Graffiti

The Open Space Church promotes faith and expression through art.

Michael Schultz’s family was surprised he didn’t burst into flames when he walked into church. 

As a graffiti artist, Schultz estimates he painted 60 boxcars by the age of 17. Now, as an adult, his days of covert canvassing are behind him. He still paints, but does so in a legal and uplifting way, showing others the power of self-expression. 

Schultz, along with Pastor Lars Hammar, organizes Open Space Church, a location promoting a crossroads of art and faith for the Tucson community. 

“You have no idea how much difficulty it took for me to become this calm guy I am today,” Schultz, 39, said. “And I’m glad I get to show this new path to people. Because if I saw it when I was their age, I would have jumped on it immediately.” 

Schultz, known by the artist name Citizen Klown, grew up on Tucson’s south side as an art-obsessed kid. When he saw graffiti artists painting a nearby wall, he became inspired. 

“Next thing I knew, I’m in the backyard getting yelled at for painting on a white wall,” Schultz said. 

Throughout his teenage years, Schultz adopted his artist name and honed his craft, keeping it a secret from his mom. He would head into the desert to paint, covering trains while dodging snakes and police. But as he aged, the risks of being caught weighed on him, as did the physical toll sneaking around urban areas. 

As an adult, he began making his painting more community-oriented by inviting other graffiti artists to paint in his front yard. 

“At first, we got a lot of odd looks from the neighbors,” Schultz said. “But eventually they would come over and shake my hand. I met everyone in the neighborhood through art.” 

Schultz first connected with the Open Space Church in 2015 through fellow graffiti artist Ramon “Ray” Encinas. The Lutheran Church Of The Foothills was hosting a graffiti art show that Hammar helped organize. 

“When I first met Michael, my first impression was that he was just a quiet guy,” Hammar said. “But the quality of his work was just insane.” 

Hammar and Schultz connected over a mutual passion of self-expression and art’s importance in the community. 

“He told me, ‘I haven’t connected with God in a while, but I think it’s time,’” Hammar said.  

The Open Space Church formed in 2014 as a place to explore and experience God through various artistic mediums. Founded by Hammar, an Evangelical Lutheran Pastor, Open Space Church’s worship art programs include more than graffiti, such as music, meditation and interactive art, in addition to more typical prayer and scripture elements.

Hammar, alongside local graffiti artists and musicians, started the location as a place to “live in the faith without having to check who we were at the door, without having to give up our creativity, our art, our passions and our selves in order to fit in to a churchy mold.”

Open Space, rented out of studio space at Speedway and Swan, was founded with the belief of giving art to the community for free, and encouraging healthy (as well as legal) self-expression. Open Space works closely with the Lord of Grace Lutheran Church, which Hammar also helps lead.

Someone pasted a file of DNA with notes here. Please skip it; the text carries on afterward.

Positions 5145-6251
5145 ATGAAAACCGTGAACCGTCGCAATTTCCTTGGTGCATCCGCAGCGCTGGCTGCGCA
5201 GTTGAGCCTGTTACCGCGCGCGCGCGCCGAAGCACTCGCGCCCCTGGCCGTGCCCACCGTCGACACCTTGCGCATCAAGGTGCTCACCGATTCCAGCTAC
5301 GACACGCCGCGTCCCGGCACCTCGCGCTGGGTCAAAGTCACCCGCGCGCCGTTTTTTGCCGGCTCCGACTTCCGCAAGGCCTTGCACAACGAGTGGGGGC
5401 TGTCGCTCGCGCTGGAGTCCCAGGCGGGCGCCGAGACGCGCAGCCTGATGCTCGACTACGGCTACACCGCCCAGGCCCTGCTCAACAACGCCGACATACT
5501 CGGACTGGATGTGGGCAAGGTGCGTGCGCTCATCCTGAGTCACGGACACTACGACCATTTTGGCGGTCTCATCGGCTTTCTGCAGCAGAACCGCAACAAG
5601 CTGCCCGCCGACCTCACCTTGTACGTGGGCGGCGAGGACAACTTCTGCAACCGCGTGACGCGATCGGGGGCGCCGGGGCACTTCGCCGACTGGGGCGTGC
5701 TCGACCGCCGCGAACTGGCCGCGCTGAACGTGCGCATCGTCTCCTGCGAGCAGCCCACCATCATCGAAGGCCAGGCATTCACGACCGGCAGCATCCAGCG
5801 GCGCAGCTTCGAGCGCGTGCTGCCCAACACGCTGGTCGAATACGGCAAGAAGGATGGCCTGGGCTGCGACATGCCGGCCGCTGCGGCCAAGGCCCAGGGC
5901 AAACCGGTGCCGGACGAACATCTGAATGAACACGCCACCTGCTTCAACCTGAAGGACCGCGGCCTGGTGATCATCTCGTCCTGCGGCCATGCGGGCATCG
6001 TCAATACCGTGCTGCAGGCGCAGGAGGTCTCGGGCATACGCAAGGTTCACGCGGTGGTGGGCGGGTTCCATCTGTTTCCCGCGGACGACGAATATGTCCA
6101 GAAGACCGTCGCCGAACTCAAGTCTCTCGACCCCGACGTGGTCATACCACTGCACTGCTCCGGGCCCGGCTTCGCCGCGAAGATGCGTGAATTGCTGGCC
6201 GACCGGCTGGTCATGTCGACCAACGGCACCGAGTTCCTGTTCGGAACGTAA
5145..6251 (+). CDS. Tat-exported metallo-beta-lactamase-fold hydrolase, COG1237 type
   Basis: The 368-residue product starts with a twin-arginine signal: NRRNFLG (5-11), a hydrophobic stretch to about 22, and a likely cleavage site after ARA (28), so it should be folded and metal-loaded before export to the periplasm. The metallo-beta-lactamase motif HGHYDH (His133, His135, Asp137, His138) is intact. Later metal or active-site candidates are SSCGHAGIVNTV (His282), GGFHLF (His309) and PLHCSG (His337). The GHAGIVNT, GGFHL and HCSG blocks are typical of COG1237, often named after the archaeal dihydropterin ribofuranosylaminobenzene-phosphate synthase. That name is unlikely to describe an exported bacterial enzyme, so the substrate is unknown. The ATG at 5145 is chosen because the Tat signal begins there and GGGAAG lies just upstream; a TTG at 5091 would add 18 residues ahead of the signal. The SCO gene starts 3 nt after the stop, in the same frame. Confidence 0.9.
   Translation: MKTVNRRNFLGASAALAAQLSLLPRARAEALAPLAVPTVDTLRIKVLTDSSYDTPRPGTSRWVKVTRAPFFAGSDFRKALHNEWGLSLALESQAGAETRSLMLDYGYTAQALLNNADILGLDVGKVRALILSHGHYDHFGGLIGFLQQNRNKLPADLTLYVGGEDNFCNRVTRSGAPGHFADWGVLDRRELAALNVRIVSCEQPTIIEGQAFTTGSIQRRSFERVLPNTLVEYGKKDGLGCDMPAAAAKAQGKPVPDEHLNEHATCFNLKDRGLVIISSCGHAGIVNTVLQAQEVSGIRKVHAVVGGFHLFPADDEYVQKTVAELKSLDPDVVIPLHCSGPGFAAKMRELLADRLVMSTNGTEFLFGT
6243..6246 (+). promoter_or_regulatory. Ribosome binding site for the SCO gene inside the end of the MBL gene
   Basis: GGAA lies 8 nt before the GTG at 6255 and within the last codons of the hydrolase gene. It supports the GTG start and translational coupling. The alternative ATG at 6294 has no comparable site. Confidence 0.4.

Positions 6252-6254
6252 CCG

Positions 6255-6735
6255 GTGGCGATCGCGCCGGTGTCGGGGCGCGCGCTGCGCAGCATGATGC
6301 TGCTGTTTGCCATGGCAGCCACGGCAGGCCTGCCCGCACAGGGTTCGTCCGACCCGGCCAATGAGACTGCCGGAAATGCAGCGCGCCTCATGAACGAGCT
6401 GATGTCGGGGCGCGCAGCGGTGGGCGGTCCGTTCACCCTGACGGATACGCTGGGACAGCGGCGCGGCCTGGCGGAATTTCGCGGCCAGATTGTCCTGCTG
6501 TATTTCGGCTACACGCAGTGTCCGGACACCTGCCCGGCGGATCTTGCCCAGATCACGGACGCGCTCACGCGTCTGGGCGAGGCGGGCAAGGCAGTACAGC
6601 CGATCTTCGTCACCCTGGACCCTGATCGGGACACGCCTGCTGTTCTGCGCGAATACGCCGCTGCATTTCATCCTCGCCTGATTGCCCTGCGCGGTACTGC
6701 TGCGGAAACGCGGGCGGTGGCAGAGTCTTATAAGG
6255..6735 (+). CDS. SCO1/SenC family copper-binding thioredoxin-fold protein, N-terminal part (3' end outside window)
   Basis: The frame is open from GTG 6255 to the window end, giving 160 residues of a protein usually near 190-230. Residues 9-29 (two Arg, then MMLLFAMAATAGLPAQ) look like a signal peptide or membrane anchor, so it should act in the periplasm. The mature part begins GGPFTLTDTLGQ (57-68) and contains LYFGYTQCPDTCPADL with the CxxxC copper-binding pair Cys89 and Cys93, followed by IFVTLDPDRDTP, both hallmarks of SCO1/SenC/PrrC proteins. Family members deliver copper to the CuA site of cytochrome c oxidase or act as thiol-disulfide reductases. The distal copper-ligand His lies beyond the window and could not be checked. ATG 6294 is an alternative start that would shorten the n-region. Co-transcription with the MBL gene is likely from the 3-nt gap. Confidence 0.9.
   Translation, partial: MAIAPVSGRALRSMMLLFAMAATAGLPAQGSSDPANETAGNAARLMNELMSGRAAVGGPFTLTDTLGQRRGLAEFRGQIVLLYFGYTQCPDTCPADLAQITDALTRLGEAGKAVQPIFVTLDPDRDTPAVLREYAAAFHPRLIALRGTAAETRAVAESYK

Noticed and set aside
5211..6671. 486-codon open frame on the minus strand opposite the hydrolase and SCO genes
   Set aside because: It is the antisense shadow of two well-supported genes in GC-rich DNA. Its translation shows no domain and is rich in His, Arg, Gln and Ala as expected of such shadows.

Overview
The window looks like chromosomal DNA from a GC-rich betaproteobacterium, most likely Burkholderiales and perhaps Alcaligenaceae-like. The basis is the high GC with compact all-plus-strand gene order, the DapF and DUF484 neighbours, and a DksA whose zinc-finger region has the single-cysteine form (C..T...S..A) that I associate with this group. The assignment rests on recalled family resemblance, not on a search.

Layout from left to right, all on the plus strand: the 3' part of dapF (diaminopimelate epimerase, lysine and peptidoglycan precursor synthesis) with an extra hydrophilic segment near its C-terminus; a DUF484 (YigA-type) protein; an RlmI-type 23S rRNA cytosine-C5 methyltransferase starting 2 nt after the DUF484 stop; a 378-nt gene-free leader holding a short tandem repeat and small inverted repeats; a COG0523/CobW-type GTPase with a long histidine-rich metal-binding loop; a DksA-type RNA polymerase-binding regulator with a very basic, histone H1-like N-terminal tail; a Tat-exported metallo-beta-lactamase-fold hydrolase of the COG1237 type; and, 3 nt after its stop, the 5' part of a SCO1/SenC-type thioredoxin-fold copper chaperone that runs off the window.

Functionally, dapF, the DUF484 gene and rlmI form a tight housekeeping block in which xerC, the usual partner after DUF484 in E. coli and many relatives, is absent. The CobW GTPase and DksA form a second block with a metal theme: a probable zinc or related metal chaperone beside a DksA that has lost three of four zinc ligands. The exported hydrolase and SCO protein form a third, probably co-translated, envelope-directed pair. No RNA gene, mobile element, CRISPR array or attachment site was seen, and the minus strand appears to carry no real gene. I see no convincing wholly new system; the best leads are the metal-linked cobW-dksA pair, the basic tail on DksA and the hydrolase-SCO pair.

“I believe that church is where we come to experience God and live in the way of Jesus, regardless of your income or background or however many questions and doubts you might have,” Hammar said. “Church is where we come to explore these things, and discover together.”

While Schultz had painted in front of audiences before, these performances were at hip-hop shows, not in a church.

“Growing up, I was always the guy being chased out of yards, but now I was being welcomed into one,” Schultz said. “I told myself, ‘These guys had faith in me, so I’m going to give them a shot.’”

While Schultz’s art used consist of skulls and more aggressive imagery, it now includes brighter colors, religious symbols, and occasionally uplifting wording. According to Schultz, this is because we see enough negativity in the world. 

“A lot of people assumed because I stopped doing illegal activities, that I must be getting paid, that I’m a sell-out,” Schultz said. “But I don’t ask for money, it’s just paper. I just want to paint. It’s my therapy.” 

Schultz has since worked on mural projects in Ajo, Las Vegas, at the Tucson Hip Hop Festival, and throughout Tucson. While some of these were made independently, others were painted in collaboration with Open Space Church. 

“I’ll have people say, ‘well, you’re letting us paint, but you’re just doing it because you want us to join your church’,” Hammar said. “And they’re certainly welcome, but joining is not a prerequisite. We’re just giving because it’s good to give.” 

The public not understanding the church’s concept is Open Space’s biggest challenge, Hammar said. While some view them as too “churchy,” others view them as not “churchy” enough. Simply accepting graffiti as an art form in the church can prove a risk in and of itself, as Schultz says a police officer once referred to graffiti artists as “social terrorists.” Schultz rebukes this, saying that while he isn’t prettiest thing to look at, he certainly isn’t a monster. 

“When you look at Jesus, while he did go into the synagogues, he probably spent a lot more time out on the streets,” Hammar said. 

Hammar has two current goals for Open Space: to achieve financial self-sufficiency, and to spread the word about the true concept of the church. While there is a stigma associated with graffiti, Hammar and Schultz hope to continue spreading the message of faith attainable for any art medium. 

“No matter what you’re going through, there’s hope for you. You can find grace,” Schultz said. “I’m just here to leave a bit of color in the world, in as many places as I can.” 

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